Grand Canyon Tribe Working on Flood-Recovery Plan

FLAGSTAFF, Ariz. – The Havasupai Tribe, hit by flooding that shut down the lifeline of the community, is eager to have visitors return to the reservation deep in a gorge off the Grand Canyon.

About 100 tribal members have been working since mid-August to clear debris from a campground and the miles-long trail that leads to cascading blue-green waterfalls and the village that is home to about 400 people.

The tribe has said it wouldn't reopen to tourists until next spring, but with a $1 million donation from the California-based San Manuel Band of Serrano Mission Indians on Thursday, Havasupai Chairman Don Watahomigie said it could be sooner.

"If we can bring on more tribal members and get more of a work force, we can certainly try to speed up the opening of the camping area and be able to bring in tourists," he said.

Those who had reservations to stay at the popular tourist destination had to cancel or reschedule their trips and the tribe had to issue some refunds after flood waters rushed through the village of Supai.

San Manuel Band members watched as TV footage showed hundreds being evacuated via helicopter. Chairman James Ramos said the tribe can relate to the hardship. In the 1980s a flood washed out their sewer lines, and it was months before the lines were repaired.

"We feel very good about helping our brothers and sisters, the Supai people," he said. "We believe this needs to happen. Who knows when we might be on the other side of the fence."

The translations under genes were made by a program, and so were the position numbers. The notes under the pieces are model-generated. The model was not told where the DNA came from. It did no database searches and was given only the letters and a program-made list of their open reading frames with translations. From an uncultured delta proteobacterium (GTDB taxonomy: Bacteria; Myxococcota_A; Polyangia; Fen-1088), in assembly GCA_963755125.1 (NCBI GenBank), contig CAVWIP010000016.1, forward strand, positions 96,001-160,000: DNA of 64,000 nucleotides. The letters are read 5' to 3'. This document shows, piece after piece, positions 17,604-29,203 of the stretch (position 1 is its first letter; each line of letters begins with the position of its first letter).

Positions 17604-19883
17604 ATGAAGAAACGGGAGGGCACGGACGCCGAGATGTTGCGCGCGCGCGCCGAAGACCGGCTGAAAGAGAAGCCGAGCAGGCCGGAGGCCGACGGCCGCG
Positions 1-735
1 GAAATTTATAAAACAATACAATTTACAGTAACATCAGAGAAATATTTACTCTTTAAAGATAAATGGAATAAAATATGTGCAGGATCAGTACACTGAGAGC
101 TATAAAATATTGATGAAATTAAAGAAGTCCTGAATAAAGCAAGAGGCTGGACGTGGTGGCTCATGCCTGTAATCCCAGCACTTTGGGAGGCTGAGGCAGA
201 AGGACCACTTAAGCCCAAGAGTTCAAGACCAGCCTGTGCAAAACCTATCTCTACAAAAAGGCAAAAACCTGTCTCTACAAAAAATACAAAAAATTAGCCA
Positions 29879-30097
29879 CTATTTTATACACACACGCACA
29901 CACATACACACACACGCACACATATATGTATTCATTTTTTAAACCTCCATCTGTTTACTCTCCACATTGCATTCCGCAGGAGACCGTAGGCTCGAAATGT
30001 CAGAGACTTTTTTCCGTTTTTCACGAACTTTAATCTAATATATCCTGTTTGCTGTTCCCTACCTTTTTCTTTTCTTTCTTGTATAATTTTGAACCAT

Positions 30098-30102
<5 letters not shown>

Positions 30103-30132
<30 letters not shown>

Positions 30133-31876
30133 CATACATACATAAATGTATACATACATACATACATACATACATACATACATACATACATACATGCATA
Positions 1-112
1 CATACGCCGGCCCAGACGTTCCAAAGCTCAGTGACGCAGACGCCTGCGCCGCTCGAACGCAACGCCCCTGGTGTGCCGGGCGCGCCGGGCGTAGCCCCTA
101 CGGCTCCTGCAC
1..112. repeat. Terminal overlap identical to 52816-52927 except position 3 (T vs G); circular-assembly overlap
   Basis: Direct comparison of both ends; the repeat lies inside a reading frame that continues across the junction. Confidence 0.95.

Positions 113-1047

Other tribes have chipped in, as well. The Hualapai Tribe, which took in evacuees after the flooding, donated 10 percent of its proceeds over four weekends to the Havasupai.

John Lewis, director of the Inter Tribal Council of Arizona, said his staff was able to coordinate relief efforts, assess the damage and communicate with state and federal agencies about what the priorities should be.

The entire Havasupai reservation is dependent on tourism, from the lodge, the cafe and the store to the people who pack camping gear onto the backs of mules headed up and down the trail. Watahomigie said tribal members have been unable to generate income for their families.

Part of the tribe's recovery plan is to provide emergency assistance to those families. It also includes rebuilding infrastructure, updating its emergency response plan and installing an early warning system.

The canyon is accessible only by foot, helicopter or mule, making it crucial to have as much of a heads-up as possible when floods are approaching so that people can seek higher ground.

Watahomigie said the tribe is planning to install a system that would set off a siren to warn tourists and tribal members when a flood could be approaching.

When tourists do return, they no longer will see Navajo Falls, one of four large waterfalls in Havasu Canyon. The flood waters eroded and redeposited sediment in a way that redirected the water past the falls.

"The water still flows, but it flows over a gentle area, so it doesn't actually cascade over the falls anymore," said John Hoffman, director of the U.S. Geological Survey's Arizona Water Science Center in Tucson. "Certainly it's no longer one of those spots that tourists will walk to because it doesn't exist."